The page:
Best climbing movie of all time.

Apr 29, 2013 - 07:53pm PT
Not "Banner in the Sky"?

How many times have I used that continue with style line.....?

Trad climber
New River, AZ
Apr 29, 2013 - 07:57pm PT
PHD style research, but we all know it's OCD -- stunning menagerie of a microscopic view of the film.

Trad climber
Santa Cruz Mountains and Monterey Bay
Apr 29, 2013 - 09:56pm PT
The movie 'Solo' about my 1960s solo climbing career was the pilot film that inspired funding to be allocated at United Artists for the 'Eiger Sanction'. Note the pack that Eastwood carries throughout the movie is the same we used for 'Solo'. (Still have mine in the closet).

I was introduced to Mike Hoover as a classmate at Occidental College (where Joe Fitchen was my friend and fellow student). Mike was a talented athlete. I got him interested in climbing and taught him to climb, on the campus buildings and Stony Point and Tahquitz. I understand the school basketball coach was extremely unhappy with me for that. I also taught several other classmates and friends, particularly Jeff Schoolfield, who was an amazing gymnast and also worked as a Cobra race mechanic for Carol Shelby.

I took Mike to some of my favorite climbing areas where I had done first solo ascents and taught him to climb; Yosemite, Tetons, and Bugaboos.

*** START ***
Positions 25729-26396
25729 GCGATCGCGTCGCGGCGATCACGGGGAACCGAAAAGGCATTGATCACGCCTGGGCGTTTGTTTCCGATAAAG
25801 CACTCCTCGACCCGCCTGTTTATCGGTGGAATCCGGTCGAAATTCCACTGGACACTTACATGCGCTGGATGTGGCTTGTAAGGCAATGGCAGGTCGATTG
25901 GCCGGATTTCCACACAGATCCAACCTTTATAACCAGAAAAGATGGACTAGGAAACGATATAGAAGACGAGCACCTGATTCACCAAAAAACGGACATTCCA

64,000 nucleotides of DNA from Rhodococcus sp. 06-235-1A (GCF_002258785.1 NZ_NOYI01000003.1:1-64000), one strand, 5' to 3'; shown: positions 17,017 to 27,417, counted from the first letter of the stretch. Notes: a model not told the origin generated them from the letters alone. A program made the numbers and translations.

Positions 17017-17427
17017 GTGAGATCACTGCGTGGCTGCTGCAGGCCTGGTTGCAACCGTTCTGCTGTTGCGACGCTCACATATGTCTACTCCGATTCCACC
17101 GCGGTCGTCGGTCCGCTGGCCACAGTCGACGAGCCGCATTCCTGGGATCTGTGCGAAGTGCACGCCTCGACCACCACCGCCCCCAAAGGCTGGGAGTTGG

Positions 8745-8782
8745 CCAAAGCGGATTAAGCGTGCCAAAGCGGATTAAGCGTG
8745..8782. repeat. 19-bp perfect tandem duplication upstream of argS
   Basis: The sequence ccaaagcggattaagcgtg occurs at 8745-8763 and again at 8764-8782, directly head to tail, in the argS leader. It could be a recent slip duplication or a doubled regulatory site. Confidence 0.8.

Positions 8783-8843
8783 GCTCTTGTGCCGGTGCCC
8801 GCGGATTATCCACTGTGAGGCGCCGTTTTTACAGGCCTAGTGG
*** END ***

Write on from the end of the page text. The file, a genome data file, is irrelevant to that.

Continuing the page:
During an outing at Stony Point, Mike and Jeff and I came up with the idea of doing a movie about rock climbing. I was the only experienced climber involved with filming 'Solo'. We learned film making together and I taught them to climb, and eventually carried a 16mm movie camera everywhere we climbed.

Dave Adams at Pyramid films was persuaded to provide us with cartons of expensive Kodak film, which was well beyond our means. When Dave liked what we brought back from the mountains, he would give us another box of film. Initially all the hard climbing was done by me filmed by Mike or Jeff. But as Mike improved, he stole the limelight, and little of the footage of me escaped the editing bin. I filmed him climbing, with one or another friend along to provide him a hidden belayer. I was usually soloing nearby with heavy camera gear.

Eventually Dave Adams assigned us a talented young film editor for the overwhelming task of trying to make a movie out of a big bin full of uncoordinated film. Tim Huntley was the one who really made a movie out of the mess, occasionally begging us to go back to some weird place for a pick-up shot so camera angles wouldn't completely clash in the edit.